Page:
I started out in law enforcement as a deputy constable in Utah. For those of you lucky enough to live in United States that do not have constables they are the lowest form of peace officer. Constables are underpaid and under-trained (often untrained) and with limited equipment and authority. You see a constable serves the Justice of the Peace (JP) court, and, in Utah they could be appointed or elected depending on their assigned court. Municipal courts have appointed JP's and constables while the unincorporated precincts in counties have elected JP's and constables. I served in the latter, Precinct 2, Salt Lake County back in the early 1980's.
Now as I said I wasn't a full constable. No, I was one of several deputies working for a constable with big ideas. Most constables work alone or had a handful of deputies at best. Not my boss. She had a full department with her at the top, her daughter as chief deputy, two lieutenants, her niece as office manager plus sixteen deputies including her son-in-law. (Can you say nepotism?)
Later I was promoted to lieutenant of the criminal division (civil division being the other) which meant that I was head of the Goon Squad. The Goon Squad were the heavies of the department that were called out for the tough cases, the ones where a show of force was needed to keep the suspects in line while we executed whatever writ we had from the court. Typically it was a civil matter, which is funny that it was always the criminal division's business to deal with these. The other funny thing about the criminal division and my appointment as its lieutenant was that I was the smallest guy on the squad (at 5'10"), the youngest (at 25) and the newest (at 6 months). In other words I was the dumb rookie that got snookered into doing the job nobody else wanted.
Besides leading the Goon Squad, writing training manuals, sitting on boards of inquiry and such other administrative BS I served as the constable's chauffeur and back-up while she served the occasional bench warrant. The problem being that this was unpaid work when I needed to be out serving paper myself in order to get paid. That's the nasty secret of the job, the only way a deputy gets paid is when he or she serves a summons, subpeona, writ or warrant and even then we only got 45% of the fees, the rest going to the constable. So the pay sucked, it wasn't regular and we didn't have any benefits. If you got shot, tough. Maybe they would start a collection for you. Which is why I didn't stay on full time for long, I realized what risks I was taking for virtually pennies on the dollar.
Fortunately I wasn't ever shot (this was also before we had body armor) and my job was pretty mundane. Most of the time I just got as much civil paper as I could finagle out of the office and acted pretty much like a process server, driving my own car and working in plain clothes. I had the advantage of being able to carry a concealed weapon and had full arrest authority if things went south but the disadvantage of no back-up, no radio, and no cell phone (this was way before they were invented). Plus I had to ID myself as a peace officer when I served paper, unlike a process server who could drop the paper and run.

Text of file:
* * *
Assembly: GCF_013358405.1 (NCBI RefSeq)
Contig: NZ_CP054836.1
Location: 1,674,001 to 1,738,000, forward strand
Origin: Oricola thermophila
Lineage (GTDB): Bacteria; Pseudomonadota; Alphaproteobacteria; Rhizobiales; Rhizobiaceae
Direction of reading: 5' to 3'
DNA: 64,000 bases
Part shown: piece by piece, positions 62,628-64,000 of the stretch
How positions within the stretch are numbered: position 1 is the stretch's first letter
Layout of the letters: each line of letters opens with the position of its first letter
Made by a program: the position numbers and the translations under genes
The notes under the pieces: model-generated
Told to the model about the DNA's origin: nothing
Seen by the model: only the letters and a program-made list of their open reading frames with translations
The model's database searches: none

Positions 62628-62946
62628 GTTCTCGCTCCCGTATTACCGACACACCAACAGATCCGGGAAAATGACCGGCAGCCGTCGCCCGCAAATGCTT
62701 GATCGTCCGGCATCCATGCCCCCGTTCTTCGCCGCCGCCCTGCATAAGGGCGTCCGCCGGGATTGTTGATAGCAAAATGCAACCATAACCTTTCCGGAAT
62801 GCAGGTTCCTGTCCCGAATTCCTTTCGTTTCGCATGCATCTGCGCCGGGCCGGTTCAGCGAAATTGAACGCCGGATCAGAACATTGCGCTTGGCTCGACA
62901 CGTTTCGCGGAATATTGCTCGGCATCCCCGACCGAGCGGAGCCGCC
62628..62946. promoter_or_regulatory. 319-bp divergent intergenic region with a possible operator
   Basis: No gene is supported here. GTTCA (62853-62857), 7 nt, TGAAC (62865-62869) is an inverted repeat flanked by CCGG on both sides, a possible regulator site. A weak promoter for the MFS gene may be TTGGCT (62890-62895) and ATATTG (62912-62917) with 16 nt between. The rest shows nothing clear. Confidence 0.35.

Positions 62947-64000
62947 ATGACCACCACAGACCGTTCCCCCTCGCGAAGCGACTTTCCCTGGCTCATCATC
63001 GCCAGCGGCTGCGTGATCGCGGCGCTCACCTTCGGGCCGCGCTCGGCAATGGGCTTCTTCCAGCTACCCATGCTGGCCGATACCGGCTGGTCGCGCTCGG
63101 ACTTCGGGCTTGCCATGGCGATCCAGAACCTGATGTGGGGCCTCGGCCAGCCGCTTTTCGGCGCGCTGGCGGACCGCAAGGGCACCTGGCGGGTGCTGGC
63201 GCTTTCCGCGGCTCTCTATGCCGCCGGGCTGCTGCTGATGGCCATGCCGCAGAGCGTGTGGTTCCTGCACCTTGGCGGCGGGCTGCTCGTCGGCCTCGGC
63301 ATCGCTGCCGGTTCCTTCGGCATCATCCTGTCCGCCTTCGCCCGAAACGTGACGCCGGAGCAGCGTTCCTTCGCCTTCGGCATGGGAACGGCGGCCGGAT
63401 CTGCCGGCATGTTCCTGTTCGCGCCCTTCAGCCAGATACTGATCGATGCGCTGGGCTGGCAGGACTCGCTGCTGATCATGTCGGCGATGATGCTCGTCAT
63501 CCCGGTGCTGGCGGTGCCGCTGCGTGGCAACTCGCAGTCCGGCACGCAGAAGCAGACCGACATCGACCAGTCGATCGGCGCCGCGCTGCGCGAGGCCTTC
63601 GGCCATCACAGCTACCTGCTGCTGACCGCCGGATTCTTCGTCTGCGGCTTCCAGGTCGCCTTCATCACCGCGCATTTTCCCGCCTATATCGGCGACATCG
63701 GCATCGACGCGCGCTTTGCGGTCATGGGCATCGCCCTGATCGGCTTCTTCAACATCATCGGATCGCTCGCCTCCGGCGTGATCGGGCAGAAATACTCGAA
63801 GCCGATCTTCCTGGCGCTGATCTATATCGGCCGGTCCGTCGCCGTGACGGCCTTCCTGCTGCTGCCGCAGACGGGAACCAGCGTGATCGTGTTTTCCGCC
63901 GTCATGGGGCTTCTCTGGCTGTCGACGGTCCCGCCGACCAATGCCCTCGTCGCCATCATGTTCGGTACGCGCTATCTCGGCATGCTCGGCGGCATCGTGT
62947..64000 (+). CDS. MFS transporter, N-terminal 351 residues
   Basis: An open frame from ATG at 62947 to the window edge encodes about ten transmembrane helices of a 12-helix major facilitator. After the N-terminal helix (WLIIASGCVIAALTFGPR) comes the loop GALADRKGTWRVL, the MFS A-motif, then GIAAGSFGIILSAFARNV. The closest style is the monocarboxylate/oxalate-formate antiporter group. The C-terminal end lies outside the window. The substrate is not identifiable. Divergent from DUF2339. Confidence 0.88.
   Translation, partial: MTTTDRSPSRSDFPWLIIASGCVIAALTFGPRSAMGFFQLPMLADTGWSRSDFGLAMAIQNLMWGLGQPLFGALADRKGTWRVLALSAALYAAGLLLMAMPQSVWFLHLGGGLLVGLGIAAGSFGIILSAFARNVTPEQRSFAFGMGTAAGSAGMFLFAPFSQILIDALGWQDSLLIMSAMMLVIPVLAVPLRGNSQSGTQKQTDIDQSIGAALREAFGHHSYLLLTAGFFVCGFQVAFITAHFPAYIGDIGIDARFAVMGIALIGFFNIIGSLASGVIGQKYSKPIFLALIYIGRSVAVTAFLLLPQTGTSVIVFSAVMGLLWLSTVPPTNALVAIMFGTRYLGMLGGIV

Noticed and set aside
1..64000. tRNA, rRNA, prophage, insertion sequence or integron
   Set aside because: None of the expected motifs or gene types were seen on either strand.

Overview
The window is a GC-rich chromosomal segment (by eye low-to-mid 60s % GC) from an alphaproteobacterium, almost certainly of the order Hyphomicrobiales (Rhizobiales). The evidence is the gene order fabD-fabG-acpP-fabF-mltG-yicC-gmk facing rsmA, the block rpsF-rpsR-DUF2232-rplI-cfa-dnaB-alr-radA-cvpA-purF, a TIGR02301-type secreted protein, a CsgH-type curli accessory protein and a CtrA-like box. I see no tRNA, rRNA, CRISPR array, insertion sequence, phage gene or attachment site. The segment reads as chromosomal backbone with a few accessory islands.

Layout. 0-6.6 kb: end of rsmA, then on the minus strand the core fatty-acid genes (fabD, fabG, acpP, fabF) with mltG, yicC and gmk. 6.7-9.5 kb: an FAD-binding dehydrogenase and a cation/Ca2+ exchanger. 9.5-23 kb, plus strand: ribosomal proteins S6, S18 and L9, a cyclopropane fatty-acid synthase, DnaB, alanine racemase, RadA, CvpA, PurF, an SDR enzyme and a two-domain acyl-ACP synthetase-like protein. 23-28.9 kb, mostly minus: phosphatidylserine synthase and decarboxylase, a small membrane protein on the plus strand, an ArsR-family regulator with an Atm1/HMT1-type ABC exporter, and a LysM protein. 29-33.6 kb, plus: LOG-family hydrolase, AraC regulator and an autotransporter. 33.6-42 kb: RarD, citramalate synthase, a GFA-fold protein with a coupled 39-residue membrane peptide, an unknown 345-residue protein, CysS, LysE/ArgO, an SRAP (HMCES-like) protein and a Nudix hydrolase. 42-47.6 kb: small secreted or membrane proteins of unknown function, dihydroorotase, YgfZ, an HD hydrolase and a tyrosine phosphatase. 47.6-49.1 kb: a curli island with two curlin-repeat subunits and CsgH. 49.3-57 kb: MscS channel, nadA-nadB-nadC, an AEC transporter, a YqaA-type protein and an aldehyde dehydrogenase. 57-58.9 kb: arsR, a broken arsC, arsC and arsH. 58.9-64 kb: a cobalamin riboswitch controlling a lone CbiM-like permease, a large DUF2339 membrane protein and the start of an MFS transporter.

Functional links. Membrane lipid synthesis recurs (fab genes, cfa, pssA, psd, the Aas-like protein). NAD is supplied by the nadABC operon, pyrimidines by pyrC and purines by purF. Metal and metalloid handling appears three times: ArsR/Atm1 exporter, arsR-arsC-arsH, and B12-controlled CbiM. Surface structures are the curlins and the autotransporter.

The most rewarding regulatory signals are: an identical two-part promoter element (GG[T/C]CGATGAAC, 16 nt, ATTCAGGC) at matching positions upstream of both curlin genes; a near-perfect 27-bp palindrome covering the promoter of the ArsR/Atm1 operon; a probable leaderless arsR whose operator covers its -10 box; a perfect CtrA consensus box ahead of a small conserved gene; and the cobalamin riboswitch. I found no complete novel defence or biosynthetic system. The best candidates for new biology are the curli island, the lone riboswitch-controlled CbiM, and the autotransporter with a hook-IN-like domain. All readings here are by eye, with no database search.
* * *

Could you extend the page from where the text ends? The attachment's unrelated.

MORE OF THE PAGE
One day at the office I got handed a civil paper from the district court. When the sheriff is disqualified from serving a paper from that court it falls back on the lower constable to serve it. This was a notice of judgment and writ of attachment for a guy in West Jordan, Utah. It was returned to the office as unserviceable by another deputy so I said I would try it before it got returned to the court. It was, after all, a chance to make a little money. It was only after I had committed myself to serving it I got the full story. The man at the address lived in a small fortress guarded by a pair of mean dogs. Nobody got on his property without getting bit. There wasn't any "No Trespassing" or "Beware of Dogs" signs either, he wanted folks to try it as he was one ornery old cuss.
Well I had committed myself so I got ready. Since nobody was willing to go with me (what and get bit for free?) I "deputized" my 17 year old brother and gave him an old sawed off (legal length) Mossberg 500 shotgun loaded with what I had on hand at the time, No. 7 1/2 birdshot. It was for the dogs, remember, not for the old man, and only if I got in real trouble and needed saving. I told him to wait in my car out of sight and just listen for my cry of help before getting out with the blunderbuss. I could imagine the report I'd have to write up about my brother's involvement but I thought that better safe than sorry.
I was dressed in jeans with a Levi jacket over a blue work shirt. My concealed pistol was a .380 Bernadelli Model 80, basically a single action Walther PP clone. I hoped I didn't have to resort to that. What I carried in my left hand just in case was a large can of tear gas (CS), again this is back before pepperspray (OC) took over the LE market. In my right hand was the court documents. As we pulled up to the house I saw that it wasn't really a fortress but simply an older home not far from the old city hall and police station. There was an eight foot chain link fence but it wasn't locked nor were there any signs to keep out. So I parked my car out of sight and walked up to the pedestrian sized gate and went to open it.
Immediately two mixed breed dogs tear towards me growling and snapping. I closed the gate and pulled my hand back just in time as the larger one (a German Shepard mix) tried to bite it. Instead he got a mouthful of CS which set him aback. The other dog, a bit younger and less brave hung back and merely barked at me. So I tried again to open the gate and this time both dogs lunged at me. I sprayed them both in the eyes and nose which stopped their attacks. Reaching up to the gate handle again they growled and moved forward but as soon as I raised the can they moved six feet back. When I opened it the came at me but I sprayed them again and they realized my can had more reach than they thought. So I was able to enter the premises with the dogs circling me at about 9' away watching for an opening but wary of my CS can.